Earlier this week, the OpenSSL project announced CVE-2014-0160, disclosing a very serious security flaw in the OpenSSL library, affecting versions 1.0.1 and 1.0.2-beta (including OpenSSL 1.0.1f and 1.0.2-beta1). In many stories, this vulnerability is being referred to as the “Heartbleed” bug.
Because ISC products can be built to link against OpenSSL libraries, users of BIND 9 and ISC DHCP have asked us to clarify whether or not their systems are at risk due to CVE-2014-0160. Rather than answer questions individually, we hope that this will clarify the matter for our users and reassure them that their services are safe from this security vulnerability.
- Is BIND vulnerable? After consulting with our developers, we are pleased to report that BIND 9 does not make use of the vulnerable parts of the OpenSSL libraries, so BIND services are NOT at risk from CVE-2014-0160.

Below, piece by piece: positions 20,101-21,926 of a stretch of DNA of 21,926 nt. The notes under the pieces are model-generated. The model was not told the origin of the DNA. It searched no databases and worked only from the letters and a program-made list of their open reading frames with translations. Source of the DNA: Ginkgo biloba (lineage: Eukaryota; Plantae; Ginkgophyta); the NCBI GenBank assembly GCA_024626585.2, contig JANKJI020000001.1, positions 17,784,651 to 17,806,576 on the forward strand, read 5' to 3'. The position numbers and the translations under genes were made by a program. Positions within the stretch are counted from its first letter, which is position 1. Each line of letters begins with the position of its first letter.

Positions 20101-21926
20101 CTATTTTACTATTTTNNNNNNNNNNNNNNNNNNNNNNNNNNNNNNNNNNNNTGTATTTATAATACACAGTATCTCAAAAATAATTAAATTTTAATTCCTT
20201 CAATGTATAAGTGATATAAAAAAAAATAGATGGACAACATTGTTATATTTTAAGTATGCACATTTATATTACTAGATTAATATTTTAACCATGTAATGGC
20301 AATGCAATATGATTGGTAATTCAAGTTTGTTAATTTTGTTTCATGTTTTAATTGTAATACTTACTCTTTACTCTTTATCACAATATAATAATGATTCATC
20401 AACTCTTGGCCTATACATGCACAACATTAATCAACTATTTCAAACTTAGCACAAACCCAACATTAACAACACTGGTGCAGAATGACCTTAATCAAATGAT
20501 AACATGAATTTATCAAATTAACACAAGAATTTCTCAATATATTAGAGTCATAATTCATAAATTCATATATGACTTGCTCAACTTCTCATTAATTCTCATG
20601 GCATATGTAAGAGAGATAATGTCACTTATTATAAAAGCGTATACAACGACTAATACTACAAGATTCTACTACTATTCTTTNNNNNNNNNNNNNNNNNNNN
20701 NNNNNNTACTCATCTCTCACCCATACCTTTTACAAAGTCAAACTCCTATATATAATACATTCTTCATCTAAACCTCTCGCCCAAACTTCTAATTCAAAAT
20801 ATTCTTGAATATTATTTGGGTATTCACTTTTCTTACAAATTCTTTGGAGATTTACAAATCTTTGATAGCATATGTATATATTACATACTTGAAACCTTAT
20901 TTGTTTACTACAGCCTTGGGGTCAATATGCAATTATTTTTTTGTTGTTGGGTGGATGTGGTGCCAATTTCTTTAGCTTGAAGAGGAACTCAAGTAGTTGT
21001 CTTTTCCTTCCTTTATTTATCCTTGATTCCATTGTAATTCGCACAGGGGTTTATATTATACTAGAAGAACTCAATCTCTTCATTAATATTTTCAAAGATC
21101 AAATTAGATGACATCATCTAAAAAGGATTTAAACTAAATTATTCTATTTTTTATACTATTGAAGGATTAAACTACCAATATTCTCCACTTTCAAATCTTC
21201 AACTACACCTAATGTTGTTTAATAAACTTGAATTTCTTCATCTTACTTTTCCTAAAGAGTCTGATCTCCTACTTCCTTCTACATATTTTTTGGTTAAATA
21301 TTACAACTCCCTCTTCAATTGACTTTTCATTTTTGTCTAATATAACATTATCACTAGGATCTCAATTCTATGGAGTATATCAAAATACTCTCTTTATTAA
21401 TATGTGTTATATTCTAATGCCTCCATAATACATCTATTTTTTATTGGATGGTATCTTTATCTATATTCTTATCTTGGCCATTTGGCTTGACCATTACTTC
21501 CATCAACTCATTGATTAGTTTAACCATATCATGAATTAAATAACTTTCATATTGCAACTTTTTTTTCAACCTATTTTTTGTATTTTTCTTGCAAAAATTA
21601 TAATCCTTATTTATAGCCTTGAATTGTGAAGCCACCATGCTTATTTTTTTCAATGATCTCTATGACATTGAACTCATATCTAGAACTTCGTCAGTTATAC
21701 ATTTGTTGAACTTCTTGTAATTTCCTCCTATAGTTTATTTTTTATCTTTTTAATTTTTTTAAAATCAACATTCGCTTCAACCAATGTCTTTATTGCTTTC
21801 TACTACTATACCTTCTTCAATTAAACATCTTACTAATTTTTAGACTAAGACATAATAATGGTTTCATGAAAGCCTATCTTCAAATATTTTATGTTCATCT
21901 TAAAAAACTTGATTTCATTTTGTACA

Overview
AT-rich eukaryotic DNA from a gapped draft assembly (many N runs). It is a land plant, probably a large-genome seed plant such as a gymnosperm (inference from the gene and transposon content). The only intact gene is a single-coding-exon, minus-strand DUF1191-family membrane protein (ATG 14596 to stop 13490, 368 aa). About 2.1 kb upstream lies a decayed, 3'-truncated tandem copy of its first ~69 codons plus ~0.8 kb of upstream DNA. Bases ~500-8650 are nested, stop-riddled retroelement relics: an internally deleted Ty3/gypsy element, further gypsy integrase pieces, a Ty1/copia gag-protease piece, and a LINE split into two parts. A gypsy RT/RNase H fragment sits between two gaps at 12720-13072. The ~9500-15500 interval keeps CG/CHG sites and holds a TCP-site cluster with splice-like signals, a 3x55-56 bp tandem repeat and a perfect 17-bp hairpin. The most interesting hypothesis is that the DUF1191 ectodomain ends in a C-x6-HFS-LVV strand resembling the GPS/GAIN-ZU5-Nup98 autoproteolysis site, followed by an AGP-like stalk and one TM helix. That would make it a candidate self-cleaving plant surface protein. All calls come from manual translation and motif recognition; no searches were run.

- Is ISC DHCP vulnerable? ISC DHCP does not use the affected parts of the OpenSSL library, either. ISC DHCP services are NOT at risk from CVE-2014-0160.
- What about Windows binary packages? For the benefit of Windows users, ISC provides installable binary distributions of BIND 9 for those who wish to run it on Windows servers. At the time of this message, the most recent Windows binary distributions include vulnerable versions of the OpenSSL shared libraries. These shared library files are safe for use with BIND 9 because BIND does not use the flawed parts of the library, but operators should not use the provided libraries with other applications. Future versions of the Windows binary distributions will include updated OpenSSL libraries with the security issues fixed, but we have no current plans to release emergency security releases for Windows because the libraries provided are safe for BIND 9.